A childhood friend comes to visit. We're having a party. His wife and four kids are in tow. He's a highly qualified professional- doing well by Nigerian standards, the driver and car are there parked in the foreground of our compound to prove it. As is the wife- professional, well-educated, turned out in an expensive lace long skirt and blouse. Up our front steps she struggles- to hang on to the baby, the baby bag and the two older ones' hands while at the same time hitching up her "tight-knee" skirt to negotiate the steep steps. Husband (my friend) strides obliviously on. I go to her and take the baby bag and the two older ones off her hands. Her relief is palpable.
I settle them in and explain that the buffet is open. It's serve yourself as we say. She looks around trying to negotiate what to do with the kids. Husband is deeply engrossed in conversation with some other friends, seemingly oblivious to the problem. I take their order and then go and get what she wants and serves them. Husband swivels round and says what he would like to eat. She abandons feeding the children and heads for the buffet and is soon back with hubby's order. The whole family tuck in.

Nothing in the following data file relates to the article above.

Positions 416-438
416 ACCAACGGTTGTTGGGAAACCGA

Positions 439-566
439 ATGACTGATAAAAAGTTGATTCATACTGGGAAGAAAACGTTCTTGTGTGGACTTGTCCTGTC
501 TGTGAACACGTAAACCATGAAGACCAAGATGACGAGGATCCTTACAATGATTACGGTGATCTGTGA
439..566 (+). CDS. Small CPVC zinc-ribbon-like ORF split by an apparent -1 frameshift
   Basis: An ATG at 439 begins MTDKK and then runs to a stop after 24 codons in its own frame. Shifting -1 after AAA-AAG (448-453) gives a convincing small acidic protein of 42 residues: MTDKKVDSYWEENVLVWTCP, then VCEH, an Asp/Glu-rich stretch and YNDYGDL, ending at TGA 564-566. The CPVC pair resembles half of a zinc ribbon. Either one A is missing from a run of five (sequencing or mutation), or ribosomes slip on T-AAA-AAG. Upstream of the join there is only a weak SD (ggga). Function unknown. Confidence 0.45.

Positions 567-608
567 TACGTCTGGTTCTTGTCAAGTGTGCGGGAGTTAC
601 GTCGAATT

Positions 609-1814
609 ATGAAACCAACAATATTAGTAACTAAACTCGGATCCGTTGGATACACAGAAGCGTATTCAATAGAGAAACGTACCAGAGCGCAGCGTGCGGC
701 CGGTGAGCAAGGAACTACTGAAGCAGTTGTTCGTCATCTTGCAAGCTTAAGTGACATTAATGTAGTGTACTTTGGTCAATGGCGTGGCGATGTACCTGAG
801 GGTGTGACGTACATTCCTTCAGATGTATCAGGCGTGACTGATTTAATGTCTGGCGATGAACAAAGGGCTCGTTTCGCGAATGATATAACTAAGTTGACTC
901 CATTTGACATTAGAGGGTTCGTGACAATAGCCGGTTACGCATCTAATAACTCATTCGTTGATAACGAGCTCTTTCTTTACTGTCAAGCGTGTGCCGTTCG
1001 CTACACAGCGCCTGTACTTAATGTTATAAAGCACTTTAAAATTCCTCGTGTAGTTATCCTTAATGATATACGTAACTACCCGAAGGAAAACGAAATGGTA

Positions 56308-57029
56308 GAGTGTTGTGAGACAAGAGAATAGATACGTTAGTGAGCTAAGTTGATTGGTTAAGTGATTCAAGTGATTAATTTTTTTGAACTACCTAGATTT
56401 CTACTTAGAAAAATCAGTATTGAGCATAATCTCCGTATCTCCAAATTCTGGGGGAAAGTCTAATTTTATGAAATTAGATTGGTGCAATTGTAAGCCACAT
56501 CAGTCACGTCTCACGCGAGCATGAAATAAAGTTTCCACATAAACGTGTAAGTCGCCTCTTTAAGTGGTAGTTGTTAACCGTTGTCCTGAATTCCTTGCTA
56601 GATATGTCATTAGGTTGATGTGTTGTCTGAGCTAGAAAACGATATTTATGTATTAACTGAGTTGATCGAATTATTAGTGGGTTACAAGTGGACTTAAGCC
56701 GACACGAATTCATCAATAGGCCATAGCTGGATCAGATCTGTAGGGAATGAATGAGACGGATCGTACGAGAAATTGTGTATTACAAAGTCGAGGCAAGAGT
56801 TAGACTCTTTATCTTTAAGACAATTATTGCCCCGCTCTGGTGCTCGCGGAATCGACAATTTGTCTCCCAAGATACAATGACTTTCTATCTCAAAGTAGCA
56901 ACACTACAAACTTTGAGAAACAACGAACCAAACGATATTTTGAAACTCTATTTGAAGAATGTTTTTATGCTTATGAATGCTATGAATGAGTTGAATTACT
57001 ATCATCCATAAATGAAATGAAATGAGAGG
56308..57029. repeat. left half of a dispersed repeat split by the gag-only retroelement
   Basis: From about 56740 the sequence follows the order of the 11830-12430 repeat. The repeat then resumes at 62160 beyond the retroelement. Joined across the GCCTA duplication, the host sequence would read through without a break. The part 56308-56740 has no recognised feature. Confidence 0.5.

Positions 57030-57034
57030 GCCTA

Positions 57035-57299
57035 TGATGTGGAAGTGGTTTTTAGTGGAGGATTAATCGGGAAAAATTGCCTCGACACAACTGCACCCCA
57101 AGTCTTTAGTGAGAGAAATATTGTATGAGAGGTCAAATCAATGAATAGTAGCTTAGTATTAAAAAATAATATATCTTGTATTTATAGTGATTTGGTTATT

My friend does not seem to have changed, he's still the same funny, humane person- passionate about Nigerian development and about Nigeria moving forward. We discuss various projects and initiatives that he's involved in.
Yet his treatment of his wife rankles. I keep quiet till the next day. Over a drink I gently, half-humorously raise my observations. He laughs as he tells me that I have turned oyibo- brainwashed by the English. I disagree, reminding him of our heated conversations in university, our rejection of the status quo. That was theory he says- this is practice. We turn to other less contentious subjects, but I still can't shake off my confusion.
The gap between us looms....